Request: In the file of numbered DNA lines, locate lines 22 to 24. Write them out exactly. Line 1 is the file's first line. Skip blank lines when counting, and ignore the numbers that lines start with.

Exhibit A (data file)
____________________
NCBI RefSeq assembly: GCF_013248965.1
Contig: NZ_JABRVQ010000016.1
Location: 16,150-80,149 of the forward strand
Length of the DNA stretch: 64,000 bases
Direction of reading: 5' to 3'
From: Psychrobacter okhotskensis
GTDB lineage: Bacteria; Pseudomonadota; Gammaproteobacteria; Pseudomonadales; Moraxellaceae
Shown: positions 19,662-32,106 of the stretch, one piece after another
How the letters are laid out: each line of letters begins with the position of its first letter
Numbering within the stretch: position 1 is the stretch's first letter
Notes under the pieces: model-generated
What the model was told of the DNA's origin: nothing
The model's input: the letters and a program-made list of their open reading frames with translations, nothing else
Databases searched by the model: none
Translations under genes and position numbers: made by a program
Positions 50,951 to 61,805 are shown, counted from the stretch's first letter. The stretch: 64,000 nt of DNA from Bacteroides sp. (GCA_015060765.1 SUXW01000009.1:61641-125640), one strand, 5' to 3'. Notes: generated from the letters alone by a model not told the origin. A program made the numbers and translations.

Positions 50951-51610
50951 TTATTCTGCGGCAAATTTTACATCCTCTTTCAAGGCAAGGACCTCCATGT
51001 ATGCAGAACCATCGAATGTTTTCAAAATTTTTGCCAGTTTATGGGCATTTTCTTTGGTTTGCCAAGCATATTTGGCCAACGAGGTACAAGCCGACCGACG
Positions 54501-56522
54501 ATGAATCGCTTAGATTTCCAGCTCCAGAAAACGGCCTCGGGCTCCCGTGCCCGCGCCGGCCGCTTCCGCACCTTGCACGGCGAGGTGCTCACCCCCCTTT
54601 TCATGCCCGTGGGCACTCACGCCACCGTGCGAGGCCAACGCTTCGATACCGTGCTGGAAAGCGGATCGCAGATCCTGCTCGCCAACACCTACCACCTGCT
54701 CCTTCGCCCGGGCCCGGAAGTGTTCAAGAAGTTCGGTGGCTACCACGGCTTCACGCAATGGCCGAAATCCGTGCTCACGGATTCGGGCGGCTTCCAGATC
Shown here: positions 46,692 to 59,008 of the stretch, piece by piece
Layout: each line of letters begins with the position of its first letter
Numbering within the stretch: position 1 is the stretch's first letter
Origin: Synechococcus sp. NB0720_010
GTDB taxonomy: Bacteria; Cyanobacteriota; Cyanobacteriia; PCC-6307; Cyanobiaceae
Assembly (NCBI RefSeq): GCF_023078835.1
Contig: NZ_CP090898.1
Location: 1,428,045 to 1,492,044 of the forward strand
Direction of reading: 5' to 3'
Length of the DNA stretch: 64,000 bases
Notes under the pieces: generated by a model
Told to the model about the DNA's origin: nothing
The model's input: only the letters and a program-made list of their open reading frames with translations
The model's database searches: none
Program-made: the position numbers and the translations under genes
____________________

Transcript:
54601 TCATGCCCGTGGGCACTCACGCCACCGTGCGAGGCCAACGCTTCGATACCGTGCTGGAAAGCGGATCGCAGATCCTGCTCGCCAACACCTACCACCTGCT
54701 CCTTCGCCCGGGCCCGGAAGTGTTCAAGAAGTTCGGTGGCTACCACGGCTTCACGCAATGGCCGAAATCCGTGCTCACGGATTCGGGCGGCTTCCAGATC
Shown here: positions 46,692 to 59,008 of the stretch, piece by piece